The faces are blurred to protect my students, of course. I wish I could share the unredacted photo: the students are relaxed, even laughing. Their body language is engaged, there are so many things you wouldn’t see. When I snapped the pic, one student told me I was “snitching” because he thought they were in trouble. They weren’t really engaged with the instruction, but only socially with each other. When I took the picture, it didn’t occur to me that it would look like another Barbecue Becky snapping a tattle-tale image to show to cops. When I ask them to sit in assigned seats, they refuse with protest, and perhaps it is the protest of all the systemic racism that makes kids of color forced into situations they have no control over, so any moment, however fraught with consequences, of regaining that control they will do the thin-slicing and risk it. I wear the face of that oppression.
And there is an undercurrent of hostility, and I must recognize my part in it. And I will do better.
The past two years have been two of the angriest, hostile and fear-ridden teaching environments in the Title I schools I’ve taught. Districts are turning away from helping children in poverty to focus on equity and restorative practices.
Are these bad? No, of course not. It’s good and important work, and due to a few incidents, one I am looking at reflectively and self-critically. I have found my own inner dialogue (and slightly outer tone) to be defensive and hurt. And after listening to a just-in-time “Teaching While White” podcast, I have come to some conclusions.
I don’t always get it right. In fact, I need to always, ALWAYS consider the optics from the students’ point of view.
Assumptions and Actions
By Elizabeth Denevi
I do not expect people of color to thank me or to acknowledge my antiracist work. I consider it my moral responsibility and will not look for validation from people of color. I am the one who benefits most from multiculturalism.
In other words, not only will I not get a ‘thank you’ –it’s not warranted, it’s excessive, and any criticism I receive must be absorbed quietly. It is my privilege and honor to work in a Title I school: I have always felt like the lucky one. Not a savior. Not a hero. But the beneficiary of sitting side by side with the world in my own backyard. And my beliefs have not been expressed in practice to some observers in my classroom this year–and perception is the truth. So if that is what others are seeing: that I am not equitable in practice, voice, or actions, then it is only I who can change.
However: that doesn’t mean that students don’t have some huge trauma and anger– and these past two years the fear levels continue to spike, and for good reason. Our nation is a mess. It’s under an authoritarian regime. Voters of color are being purged. We are in an apartheid state. S*** is real. And if my actions as a white teacher are doing any harm, I must repair.
What Happens When You Refuse to Join the World — and Tell the World to Join You in Collapse? by Umair Haque
But the world also didn’t quite understand that America couldn’t ratify many of these treaties. It was itself a segregated apartheid state. It only ended segregation in 1971. How could it sign treaties giving people equal rights — or be punished and disciplined by its peer nations — when it itself wasn’t ready to do so to its very own people? All people weren’t people in America — so how could America sign up to a world order that wanted all people to be people? Do you see the problem? The world was moving ahead, swiftly, with conviction, towards greater equality, freedom, and peace. But America was trapped by its past — not just unwilling, but politically and institutionally unable to join it. You can’t exactly ratify human rights for all if you’re making black people drink at separate water fountains.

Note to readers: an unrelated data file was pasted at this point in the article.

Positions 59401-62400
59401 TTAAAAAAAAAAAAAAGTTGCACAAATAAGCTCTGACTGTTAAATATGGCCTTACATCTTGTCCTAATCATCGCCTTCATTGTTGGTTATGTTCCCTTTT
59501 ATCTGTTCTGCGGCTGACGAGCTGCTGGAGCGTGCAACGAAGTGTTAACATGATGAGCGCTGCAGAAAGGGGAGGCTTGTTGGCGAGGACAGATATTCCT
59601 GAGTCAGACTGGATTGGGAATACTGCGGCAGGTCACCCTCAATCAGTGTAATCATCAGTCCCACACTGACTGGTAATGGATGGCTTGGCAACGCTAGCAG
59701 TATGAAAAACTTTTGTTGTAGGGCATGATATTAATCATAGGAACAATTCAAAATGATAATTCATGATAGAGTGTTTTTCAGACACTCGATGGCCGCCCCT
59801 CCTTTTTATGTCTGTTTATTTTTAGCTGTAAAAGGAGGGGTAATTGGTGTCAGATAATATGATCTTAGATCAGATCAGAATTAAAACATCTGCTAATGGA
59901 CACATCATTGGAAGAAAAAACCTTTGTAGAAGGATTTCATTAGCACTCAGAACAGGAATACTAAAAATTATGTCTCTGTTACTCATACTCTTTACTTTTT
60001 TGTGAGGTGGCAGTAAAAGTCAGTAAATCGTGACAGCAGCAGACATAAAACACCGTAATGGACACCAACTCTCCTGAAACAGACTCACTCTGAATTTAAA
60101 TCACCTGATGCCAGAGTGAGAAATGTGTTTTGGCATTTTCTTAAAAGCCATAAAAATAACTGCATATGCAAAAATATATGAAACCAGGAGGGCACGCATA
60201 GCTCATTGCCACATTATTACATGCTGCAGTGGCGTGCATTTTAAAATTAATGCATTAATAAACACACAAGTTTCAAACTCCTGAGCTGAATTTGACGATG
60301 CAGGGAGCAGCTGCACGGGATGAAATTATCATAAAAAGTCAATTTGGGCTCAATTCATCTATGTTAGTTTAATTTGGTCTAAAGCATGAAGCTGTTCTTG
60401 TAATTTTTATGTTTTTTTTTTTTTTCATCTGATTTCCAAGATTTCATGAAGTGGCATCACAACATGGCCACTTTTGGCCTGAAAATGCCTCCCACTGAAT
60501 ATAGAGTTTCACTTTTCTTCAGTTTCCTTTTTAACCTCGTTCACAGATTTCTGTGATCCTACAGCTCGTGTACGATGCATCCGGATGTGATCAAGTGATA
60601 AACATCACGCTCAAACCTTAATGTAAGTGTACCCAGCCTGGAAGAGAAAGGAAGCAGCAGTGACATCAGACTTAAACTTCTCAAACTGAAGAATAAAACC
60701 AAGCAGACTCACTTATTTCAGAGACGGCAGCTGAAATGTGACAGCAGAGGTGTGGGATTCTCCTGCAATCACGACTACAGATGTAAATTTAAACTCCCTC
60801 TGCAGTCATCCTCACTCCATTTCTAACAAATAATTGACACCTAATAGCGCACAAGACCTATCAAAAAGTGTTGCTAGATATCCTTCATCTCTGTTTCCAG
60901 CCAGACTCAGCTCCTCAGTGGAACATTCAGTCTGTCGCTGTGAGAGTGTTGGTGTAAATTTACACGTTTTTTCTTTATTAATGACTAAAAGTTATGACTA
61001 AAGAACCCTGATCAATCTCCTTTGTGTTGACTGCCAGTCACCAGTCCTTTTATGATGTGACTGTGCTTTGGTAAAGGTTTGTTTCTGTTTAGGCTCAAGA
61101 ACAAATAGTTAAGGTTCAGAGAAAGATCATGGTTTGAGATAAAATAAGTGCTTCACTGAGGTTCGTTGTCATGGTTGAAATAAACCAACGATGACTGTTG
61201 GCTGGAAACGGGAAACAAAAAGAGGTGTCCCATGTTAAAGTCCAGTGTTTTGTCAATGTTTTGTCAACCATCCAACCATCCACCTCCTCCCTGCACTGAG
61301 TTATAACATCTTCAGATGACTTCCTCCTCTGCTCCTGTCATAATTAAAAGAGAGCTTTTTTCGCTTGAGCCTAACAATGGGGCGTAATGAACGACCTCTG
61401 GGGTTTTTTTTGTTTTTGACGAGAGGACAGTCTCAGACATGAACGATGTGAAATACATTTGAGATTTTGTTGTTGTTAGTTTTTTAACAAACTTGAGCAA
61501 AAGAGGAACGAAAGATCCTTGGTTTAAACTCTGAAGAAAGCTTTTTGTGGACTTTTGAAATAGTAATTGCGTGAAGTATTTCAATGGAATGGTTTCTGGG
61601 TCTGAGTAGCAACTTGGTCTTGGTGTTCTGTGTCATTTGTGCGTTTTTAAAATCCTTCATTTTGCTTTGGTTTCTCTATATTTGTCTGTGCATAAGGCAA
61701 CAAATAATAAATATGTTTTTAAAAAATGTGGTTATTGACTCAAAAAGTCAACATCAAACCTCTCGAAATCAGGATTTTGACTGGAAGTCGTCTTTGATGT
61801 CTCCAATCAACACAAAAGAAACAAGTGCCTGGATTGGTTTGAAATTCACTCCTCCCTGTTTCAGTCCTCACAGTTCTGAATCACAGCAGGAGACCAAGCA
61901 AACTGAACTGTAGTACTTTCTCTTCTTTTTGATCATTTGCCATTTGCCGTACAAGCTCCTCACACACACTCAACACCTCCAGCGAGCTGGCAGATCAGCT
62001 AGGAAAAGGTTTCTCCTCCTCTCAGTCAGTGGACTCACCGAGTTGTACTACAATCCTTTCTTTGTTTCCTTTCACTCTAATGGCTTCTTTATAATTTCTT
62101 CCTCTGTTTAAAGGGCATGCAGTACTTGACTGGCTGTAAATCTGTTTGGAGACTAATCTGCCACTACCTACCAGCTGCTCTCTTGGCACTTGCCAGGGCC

The single most effective structure in my experience is the teacher-team model. The cross-content team works as a cohort to support each student: even if only a team of three, alongside common planning times, a cohort, when working collaboratively, helps find patterns and proactively create supports for students. It’s almost like an adult unified front: not punitive, but gentle, warmly demanding adults who clearly let each child and their parent(s) know they are there for support. The best teams include a mix of personalities, and overarching maturity allowing that not all students will equally like all teachers.
Why don’t more schools, especially middle schools, do this model? Well, I know it was abandoned at times under different administrators because they did not value it. I know it can be a scheduling issue. I believe this year my former middle school went back to the team model, and I am so happy for them, if not a bit jealous. On the plus side, my colleagues in my new building have reached out and we’ve been proactive and collaborative without a formal blessing from admin. But we work well together, and for that I’m grateful. Our goal is simple: we want students to be happy and learn.
(Pst, Admin: it truly, totally makes your life better when the front line of support, teachers, are there for students first.)
Which brings up a suspected reason: loss of control. Giving over control to cohorts of educators is too scary.
Are you exhausted from living in fear? I am. Perhaps I can bring this up to the #cleartheair community–what is the plan for us educators from a variety of backgrounds to heal our communities? We are telling the truth while trying to create a new narrative. Meritocracy is garbage, and we all need to recognize that.
I can’t do this work alone, in isolation. No more fear.